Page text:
Tuesday, November 29, 2011

50% of HIV/AIDS victims have access to lifesaving treatment

BERLIN / GENEVA, 21 November 2011 -   A new report by the Joint United Nations Programme on HIV / AIDS (UNAIDS), released today shows that 2011 was a game changing year for the AIDS response with unprecedented progress in science, political leadership and results.   
The report also shows that new HIV infections and AIDS-related deaths have fallen to the lowest levels since the peak of the epidemic. 
New HIV infections were reduced by 21% since 1997, and deaths from AIDS-related illnesses decreased by 21% since 2005.
“Even in a very difficult financial crisis, countries are delivering results in the AIDS response,” said Michel Sidibe, Executive Director of UNAIDS. 
“We have seen a massive scale up in access to HIV treatment which has head a dramatic effect on the lives of people everywhere.”
According to UNAIDS and WHO estimates, 47% (6.6 million) of the estimated 14.2 million people eligible for treatment in low and middle-income countries were accessing lifesaving antiretroviral therapy in 2010, an increase of 1.35 million since 2009. 
The 2011 UNAIDS World AIDS Day Report also highlights that there are early signs that HIV treatment is having a significant impact on reducing the number of new HIV infections.
Infection rates have dropped in most countries in the Asia Pacific region including PNG and increasing HIV prevention coverage is resulting in safer sexual behaviours. 
There are more people than ever before receiving treatment and this is significant because of the recent evidence that shows the powerful effect of HIV treatment on reducing transmission.
However, sixty percent of people eligible for antiretroviral treatment in the Asia Pacific region still do not receive it and Papua New Guinea continues to have frequent stock outs of crucial life-saving drugs reducing the impact that treatment could be having on the country’s epidemic. 
Globally around 2.5 million deaths are estimated to have been averted in low and middle income countries like PNG due to increased access to HIV treatment since 1995.
New HIV infections have been significantly reduced or have stabilized in most parts of the world, however, the number of new HIV infections continues to rise in Eastern Europe, Central Asia, the Pacific, the Middle-East and North Africa.
Declines in new HIV infections are also being spurred by changes in sexual behavior, particularly in young people, as people reduce their numbers of sexual partners, increase condom use and are waiting longer before becoming sexually active. 
HIV prevalence declined among young people in at least 21 of 24 countries with national HIV prevalence of 1% or higher.
The Report highlights that an increase in uptake of male circumcision is also starting to contribute to declines in new HIV infections.  
 Studies show that 2000 new HIV infections were averted amongst men in Kenya’s Nyanza province after scale up of voluntary male circumcision in clinical conditions (rather than traditional circumcision).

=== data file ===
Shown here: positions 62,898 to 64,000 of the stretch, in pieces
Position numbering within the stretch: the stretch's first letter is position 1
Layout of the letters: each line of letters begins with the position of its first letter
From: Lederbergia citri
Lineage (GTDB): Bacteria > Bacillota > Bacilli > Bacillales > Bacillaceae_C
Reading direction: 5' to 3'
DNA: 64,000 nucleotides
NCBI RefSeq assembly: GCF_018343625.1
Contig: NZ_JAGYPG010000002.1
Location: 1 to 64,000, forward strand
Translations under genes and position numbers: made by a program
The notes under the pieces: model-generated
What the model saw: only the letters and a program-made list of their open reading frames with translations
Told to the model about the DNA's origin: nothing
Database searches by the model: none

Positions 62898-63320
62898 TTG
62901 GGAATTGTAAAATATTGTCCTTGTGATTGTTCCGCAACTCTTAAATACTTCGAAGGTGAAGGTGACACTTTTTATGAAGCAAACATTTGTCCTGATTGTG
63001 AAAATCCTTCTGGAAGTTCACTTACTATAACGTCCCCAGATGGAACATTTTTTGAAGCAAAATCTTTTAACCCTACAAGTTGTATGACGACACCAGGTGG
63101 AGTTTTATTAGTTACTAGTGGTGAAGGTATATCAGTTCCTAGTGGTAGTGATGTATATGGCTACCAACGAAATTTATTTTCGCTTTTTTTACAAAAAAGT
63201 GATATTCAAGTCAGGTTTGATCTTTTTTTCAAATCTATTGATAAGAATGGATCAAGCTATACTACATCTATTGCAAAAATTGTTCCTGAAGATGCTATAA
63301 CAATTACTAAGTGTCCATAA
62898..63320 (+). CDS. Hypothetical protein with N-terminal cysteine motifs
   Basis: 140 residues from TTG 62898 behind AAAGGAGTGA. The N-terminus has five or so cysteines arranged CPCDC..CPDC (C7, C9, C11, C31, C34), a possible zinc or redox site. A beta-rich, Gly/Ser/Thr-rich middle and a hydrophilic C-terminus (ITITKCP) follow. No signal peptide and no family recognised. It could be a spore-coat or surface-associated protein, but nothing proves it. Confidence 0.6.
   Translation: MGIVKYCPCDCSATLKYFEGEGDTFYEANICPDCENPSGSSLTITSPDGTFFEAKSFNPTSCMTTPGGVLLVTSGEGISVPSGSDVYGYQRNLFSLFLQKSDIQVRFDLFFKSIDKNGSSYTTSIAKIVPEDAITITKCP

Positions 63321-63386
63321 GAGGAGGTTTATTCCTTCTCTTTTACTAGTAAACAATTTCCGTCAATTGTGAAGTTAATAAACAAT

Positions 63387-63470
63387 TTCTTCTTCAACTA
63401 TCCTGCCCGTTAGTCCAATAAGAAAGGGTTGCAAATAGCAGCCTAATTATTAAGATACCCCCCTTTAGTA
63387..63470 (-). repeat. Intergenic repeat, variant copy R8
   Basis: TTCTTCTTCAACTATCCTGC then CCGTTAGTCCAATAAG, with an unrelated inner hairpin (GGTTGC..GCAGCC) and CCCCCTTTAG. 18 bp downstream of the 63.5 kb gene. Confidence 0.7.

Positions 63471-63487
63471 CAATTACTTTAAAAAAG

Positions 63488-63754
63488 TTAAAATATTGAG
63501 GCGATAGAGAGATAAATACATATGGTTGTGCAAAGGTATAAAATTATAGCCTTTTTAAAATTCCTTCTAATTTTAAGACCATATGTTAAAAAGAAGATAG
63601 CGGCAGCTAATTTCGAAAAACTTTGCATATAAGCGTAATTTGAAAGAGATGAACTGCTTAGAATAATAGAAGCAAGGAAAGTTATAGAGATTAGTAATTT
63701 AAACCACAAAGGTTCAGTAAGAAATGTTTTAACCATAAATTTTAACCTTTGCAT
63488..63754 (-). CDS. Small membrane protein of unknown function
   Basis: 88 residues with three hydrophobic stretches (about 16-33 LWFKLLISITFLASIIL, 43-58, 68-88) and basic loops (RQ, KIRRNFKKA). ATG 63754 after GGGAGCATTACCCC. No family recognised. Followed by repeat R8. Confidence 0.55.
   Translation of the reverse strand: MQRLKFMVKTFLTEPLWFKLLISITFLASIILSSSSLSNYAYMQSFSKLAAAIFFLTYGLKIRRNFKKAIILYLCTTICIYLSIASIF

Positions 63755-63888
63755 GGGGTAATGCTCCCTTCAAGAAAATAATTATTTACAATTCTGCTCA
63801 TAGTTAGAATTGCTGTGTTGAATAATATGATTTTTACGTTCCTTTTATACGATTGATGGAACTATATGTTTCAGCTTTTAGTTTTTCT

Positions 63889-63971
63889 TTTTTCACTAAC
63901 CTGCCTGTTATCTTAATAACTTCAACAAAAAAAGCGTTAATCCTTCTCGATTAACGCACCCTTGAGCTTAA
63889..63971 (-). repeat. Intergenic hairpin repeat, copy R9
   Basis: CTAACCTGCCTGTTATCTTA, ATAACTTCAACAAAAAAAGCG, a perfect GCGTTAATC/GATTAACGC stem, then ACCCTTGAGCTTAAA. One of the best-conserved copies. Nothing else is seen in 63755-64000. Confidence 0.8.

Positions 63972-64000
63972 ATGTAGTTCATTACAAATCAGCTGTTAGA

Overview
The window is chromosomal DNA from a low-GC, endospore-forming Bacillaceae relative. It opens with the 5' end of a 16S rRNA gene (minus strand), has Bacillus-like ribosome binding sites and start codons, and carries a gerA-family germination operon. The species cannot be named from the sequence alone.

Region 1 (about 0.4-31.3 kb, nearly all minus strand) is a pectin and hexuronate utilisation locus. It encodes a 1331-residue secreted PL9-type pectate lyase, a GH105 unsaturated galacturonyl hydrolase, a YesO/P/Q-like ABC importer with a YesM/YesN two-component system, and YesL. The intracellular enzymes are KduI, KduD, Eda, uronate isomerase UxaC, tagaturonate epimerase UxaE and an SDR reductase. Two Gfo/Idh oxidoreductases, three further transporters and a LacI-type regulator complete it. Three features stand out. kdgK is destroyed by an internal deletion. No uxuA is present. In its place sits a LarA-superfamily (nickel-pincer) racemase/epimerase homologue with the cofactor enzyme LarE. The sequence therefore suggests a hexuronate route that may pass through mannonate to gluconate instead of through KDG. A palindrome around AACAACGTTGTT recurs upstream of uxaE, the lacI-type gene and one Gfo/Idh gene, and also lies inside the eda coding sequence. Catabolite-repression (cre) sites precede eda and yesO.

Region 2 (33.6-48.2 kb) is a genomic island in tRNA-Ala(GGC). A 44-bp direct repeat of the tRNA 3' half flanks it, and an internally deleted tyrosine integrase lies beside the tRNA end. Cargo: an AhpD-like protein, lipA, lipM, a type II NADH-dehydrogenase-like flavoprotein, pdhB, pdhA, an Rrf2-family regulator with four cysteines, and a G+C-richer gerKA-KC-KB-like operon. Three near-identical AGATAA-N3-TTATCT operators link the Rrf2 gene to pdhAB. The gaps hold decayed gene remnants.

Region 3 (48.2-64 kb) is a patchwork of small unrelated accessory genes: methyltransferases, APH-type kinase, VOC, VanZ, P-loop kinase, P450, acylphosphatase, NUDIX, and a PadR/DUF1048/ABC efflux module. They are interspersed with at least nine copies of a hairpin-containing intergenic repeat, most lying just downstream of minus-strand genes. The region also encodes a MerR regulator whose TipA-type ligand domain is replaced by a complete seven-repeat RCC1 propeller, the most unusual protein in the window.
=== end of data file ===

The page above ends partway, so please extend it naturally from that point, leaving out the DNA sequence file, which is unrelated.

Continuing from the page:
Estimates in the report highlight that circumcising 20 million more men across Eastern and Southern Africa would avert around 3.4 million new HIV infections by 2015.
Around 400,000 new HIV infections in children were estimated to have been averted since 1995 due to increased access to effective antiretroviral regimens in low- and middle-income countries by 2010, almost half (48%) of all pregnant women living with HIV were able to access effective regiments to prevent their child from becoming infected with the virus.
UNAIDS has mapped a new framework for AIDS investments which are focused on high-impact, evidence-based, high-value strategies.
“The investment framework is community driven, not commodity driven.  It puts people at the centre of the approach, not the virus,” said Mr Sidibe.
This new strategic approach to investments would achieve extraordinary results; at least 12.2 million new HIV infections would be averted, including 1.9 million among children between 2011 and 2020; and 7.4 million AIDS-related deaths would be averted between 2011 and 2020.
The framework is based on six essential programme activities:  focused interventions for key populations at higher risk (particularly sex workers and their clients, and men who have sex with men); prevention of new HIV infections in children; behavior change programmes; condom promotion and distribution; treatment, care and support for people living with HIV; and voluntary medical male circumcision in countries with high HIV prevalence.
For the framework to be effective, programme activities must recognize critical enablers, such as reducing stigma, respect for human rights, creating a protective legal environment, and capacity building for community based organisations, which are curcial to overcoming the barriers to successful programme outcomes.
To rapidly reduce new HIV infections and to save lives, the 2011 UNAIDS World AIDS Day Report underscores that shared responsibility is needed.

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